Tag: gabions

Project

East Austin Residence

This house weaves green building and contemporary design into the context of its Austin, Texas neighborhood -- on a budget.

It was conceived as a framing system for the lives of those within, using a variety of implicit framing devices at different scales to create subtly distinct moments that can be experienced separately or simultaneously.

The clients, a young professional couple with a baby, were most interested in an open, flexible home in which to start their family and a new phase in life. They love to be surrounded by mementos of their life together; cards, gifts, art objects, and books filled every available surface in their old apartment.

The house holds and displays records of the lives within it through a continuous shelving system which simultaneously shapes larger spaces into zones for living. In this way the house serves as an archive, enriching one’s experience of everyday life and its intimate moments with personalized framed settings. Because one is always moving through these not-completely defined spaces, one’s understanding of the house is layered with a variety of impressions that may evolve from day to day and throughout the years spent here.

At the exterior, a metallic fascia runs along the edges of the floors and roof, clearly outlining the planes that horizontally frame the inhabitable space of the house. These planes break from one another to define major zones of the house: the primary entry, main living level, and major public/private spaces.

The facade materials also serve to create distinct zones even before one enters the house. The outermost walls are standing seam metal, reading like a hard exterior shell through which warm cedar-framed windows are extruded for shading purposes. The north and south facades, recessed within deep overhangs, are yellow pine, setting the tone for a softer, more intimate atmosphere on the front and back porches.

These framing devices define thresholds as open moments of transition from one type of environment to another. Spaces are not finite; slipping, indirect connections allow movement from one to another. This strategy holds one’s focus foregrounded in the immediate surroundings but simultaneously aware of their greater context.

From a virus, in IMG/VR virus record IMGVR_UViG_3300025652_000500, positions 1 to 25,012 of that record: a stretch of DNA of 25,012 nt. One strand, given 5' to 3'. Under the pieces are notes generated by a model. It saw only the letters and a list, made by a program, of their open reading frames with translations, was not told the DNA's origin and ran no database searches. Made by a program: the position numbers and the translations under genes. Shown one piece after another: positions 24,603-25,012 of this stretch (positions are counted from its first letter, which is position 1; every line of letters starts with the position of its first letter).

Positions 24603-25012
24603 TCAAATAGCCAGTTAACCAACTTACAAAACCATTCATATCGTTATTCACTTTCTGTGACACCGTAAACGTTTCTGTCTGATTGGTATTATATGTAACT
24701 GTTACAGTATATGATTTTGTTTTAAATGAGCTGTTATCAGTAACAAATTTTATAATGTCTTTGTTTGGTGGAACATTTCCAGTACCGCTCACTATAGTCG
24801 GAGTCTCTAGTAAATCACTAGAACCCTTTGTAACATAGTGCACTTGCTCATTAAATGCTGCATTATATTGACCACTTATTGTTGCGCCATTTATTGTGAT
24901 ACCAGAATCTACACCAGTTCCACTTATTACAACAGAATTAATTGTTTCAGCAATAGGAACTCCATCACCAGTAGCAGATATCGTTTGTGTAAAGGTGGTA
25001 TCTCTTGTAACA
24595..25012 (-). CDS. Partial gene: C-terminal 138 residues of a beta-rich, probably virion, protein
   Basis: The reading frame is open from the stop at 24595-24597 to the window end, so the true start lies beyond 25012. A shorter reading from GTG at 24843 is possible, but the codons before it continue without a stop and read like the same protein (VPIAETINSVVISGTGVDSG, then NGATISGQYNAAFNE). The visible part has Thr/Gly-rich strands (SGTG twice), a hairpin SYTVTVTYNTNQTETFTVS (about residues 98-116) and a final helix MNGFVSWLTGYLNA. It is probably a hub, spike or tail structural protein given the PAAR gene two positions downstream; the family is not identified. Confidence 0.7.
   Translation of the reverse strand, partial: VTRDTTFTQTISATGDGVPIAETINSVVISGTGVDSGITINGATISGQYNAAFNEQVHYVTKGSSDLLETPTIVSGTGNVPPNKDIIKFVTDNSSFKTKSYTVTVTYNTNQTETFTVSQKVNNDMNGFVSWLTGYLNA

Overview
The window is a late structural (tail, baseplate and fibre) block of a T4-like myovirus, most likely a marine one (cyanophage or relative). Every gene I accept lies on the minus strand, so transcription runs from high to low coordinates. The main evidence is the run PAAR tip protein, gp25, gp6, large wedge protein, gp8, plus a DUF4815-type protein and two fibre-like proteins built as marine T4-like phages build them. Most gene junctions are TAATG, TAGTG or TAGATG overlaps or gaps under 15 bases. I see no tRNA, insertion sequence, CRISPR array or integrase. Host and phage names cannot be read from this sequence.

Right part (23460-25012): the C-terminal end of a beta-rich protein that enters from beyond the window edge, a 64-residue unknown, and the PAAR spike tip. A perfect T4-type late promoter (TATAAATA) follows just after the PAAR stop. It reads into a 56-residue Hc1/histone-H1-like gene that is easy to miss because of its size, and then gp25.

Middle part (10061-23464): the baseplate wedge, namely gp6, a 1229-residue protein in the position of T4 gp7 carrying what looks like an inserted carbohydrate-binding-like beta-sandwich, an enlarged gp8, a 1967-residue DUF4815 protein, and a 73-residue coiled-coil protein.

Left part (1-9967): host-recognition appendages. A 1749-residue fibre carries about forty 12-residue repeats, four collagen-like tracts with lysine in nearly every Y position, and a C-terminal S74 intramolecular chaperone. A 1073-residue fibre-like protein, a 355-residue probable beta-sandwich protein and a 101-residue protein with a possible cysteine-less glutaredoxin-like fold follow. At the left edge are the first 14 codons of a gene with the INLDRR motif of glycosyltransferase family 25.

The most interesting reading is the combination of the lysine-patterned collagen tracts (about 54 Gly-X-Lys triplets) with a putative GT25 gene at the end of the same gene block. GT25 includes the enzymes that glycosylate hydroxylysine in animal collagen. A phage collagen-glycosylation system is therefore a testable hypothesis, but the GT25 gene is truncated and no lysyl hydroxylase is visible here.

Interested in keeping the material palette simple yet dynamic, we custom-built many details into the house. This allowed us to make the most of each piece and the conservative square footage.

Every countertop is custom-poured concrete. We designed integral sinks into the bathroom counters, which read as a singular weighty objects that offer contrast to the lighter wood elsewhere.

 

In the master bathroom, polycarbonate boxes serve as open medicine cabinets, letting light flow through the bathroom even into the secluded toilet room.

 

 

Blog entry

Garden St Landscape

The landscape finished a while back, but we haven't had much time to blog. we also recently finished the cascading porch in the back.

Blog entry

Landscape Begins (finally)

We took a little bit of a break after finishing the house to decompress and figure out what exactly to do with the landscape. Now things are going strong again and the yard will get finished up very quickly with the help of American Trees Landscaping and some great designers. We'd like to thank Jennifer Orr and Megumi Aihara for all of their great design advice and suggestions and especially Gena Wirth for taking our design concept to another level and designing a great landscape for this house.

The great thing is we are re-using almost all of the landscape materials we harvested from the site when we originally cleared it.

We had a lot... check out our first post in January to see what the site previously looked like. First steps: we re-used the pavers to create a patio in the backyard.

We built our own custom gabions using metal panel fencing and then started to fill them with the concrete cylinders and general debris. (we'll reorganize the contents a bit later). The gabions are great because they will help slow down water runoff and soil erosion on the sloping site and serve as benches.

In addition to re-using all of the site materials, creating a landscape that was low maintenance and durable in the austin environment is of critical importance to us. So, we are using a lot of low maintenance native plants, only a small planted area of low maintenance grass, and lots of gravel.

More to come in the next few days.

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